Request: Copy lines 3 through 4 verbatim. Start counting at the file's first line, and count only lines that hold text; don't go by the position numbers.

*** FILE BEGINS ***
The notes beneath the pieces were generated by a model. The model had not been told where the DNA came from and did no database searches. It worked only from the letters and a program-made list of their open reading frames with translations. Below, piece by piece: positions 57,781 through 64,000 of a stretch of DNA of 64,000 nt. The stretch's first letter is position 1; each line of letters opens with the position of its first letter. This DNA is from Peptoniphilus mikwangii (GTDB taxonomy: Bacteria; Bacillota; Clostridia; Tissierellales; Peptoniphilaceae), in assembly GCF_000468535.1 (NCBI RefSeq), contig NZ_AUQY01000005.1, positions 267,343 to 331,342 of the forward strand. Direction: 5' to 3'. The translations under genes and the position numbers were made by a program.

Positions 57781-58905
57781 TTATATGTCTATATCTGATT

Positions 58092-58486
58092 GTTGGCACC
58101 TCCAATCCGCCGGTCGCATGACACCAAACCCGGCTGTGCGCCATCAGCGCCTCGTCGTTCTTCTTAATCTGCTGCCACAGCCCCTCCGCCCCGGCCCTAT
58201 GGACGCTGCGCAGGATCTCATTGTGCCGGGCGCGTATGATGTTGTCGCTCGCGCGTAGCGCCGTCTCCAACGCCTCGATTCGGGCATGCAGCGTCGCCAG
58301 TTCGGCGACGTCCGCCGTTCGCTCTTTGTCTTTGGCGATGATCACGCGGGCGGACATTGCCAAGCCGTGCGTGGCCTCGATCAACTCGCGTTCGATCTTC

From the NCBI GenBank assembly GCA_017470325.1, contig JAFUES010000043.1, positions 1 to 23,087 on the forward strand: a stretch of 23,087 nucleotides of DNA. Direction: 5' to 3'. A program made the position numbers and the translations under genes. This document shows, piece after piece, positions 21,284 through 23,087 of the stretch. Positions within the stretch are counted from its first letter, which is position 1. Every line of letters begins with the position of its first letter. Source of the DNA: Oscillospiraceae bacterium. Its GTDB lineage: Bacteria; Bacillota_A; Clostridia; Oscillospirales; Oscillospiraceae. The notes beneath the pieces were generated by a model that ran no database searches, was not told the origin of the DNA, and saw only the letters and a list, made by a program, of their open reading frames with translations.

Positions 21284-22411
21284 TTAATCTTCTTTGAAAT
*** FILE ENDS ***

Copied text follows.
57781 TTATATGTCTATATCTGATT

Positions 58092-58486